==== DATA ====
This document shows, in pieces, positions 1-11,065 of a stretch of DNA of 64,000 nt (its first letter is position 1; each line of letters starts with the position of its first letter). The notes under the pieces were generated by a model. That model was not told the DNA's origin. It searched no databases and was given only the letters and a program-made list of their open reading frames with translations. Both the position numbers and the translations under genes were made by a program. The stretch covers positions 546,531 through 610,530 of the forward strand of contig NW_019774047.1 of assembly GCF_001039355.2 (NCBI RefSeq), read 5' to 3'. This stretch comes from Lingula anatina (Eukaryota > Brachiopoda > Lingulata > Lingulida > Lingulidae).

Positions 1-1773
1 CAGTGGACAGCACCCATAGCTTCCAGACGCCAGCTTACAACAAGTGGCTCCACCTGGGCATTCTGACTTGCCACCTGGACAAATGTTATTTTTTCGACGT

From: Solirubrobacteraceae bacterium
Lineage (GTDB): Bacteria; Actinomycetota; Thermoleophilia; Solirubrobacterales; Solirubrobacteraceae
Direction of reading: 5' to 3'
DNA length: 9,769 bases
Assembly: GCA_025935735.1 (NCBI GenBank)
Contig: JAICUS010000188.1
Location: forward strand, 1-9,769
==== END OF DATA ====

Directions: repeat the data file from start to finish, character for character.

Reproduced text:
This document shows, in pieces, positions 1-11,065 of a stretch of DNA of 64,000 nt (its first letter is position 1; each line of letters starts with the position of its first letter). The notes under the pieces were generated by a model. That model was not told the DNA's origin. It searched no databases and was given only the letters and a program-made list of their open reading frames with translations. Both the position numbers and the translations under genes were made by a program. The stretch covers positions 546,531 through 610,530 of the forward strand of contig NW_019774047.1 of assembly GCF_001039355.2 (NCBI RefSeq), read 5' to 3'. This stretch comes from Lingula anatina (Eukaryota > Brachiopoda > Lingulata > Lingulida > Lingulidae).

Positions 1-1773
1 CAGTGGACAGCACCCATAGCTTCCAGACGCCAGCTTACAACAAGTGGCTCCACCTGGGCATTCTGACTTGCCACCTGGACAAATGTTATTTTTTCGACGT

From: Solirubrobacteraceae bacterium
Lineage (GTDB): Bacteria; Actinomycetota; Thermoleophilia; Solirubrobacterales; Solirubrobacteraceae
Direction of reading: 5' to 3'
DNA length: 9,769 bases
Assembly: GCA_025935735.1 (NCBI GenBank)
Contig: JAICUS010000188.1
Location: forward strand, 1-9,769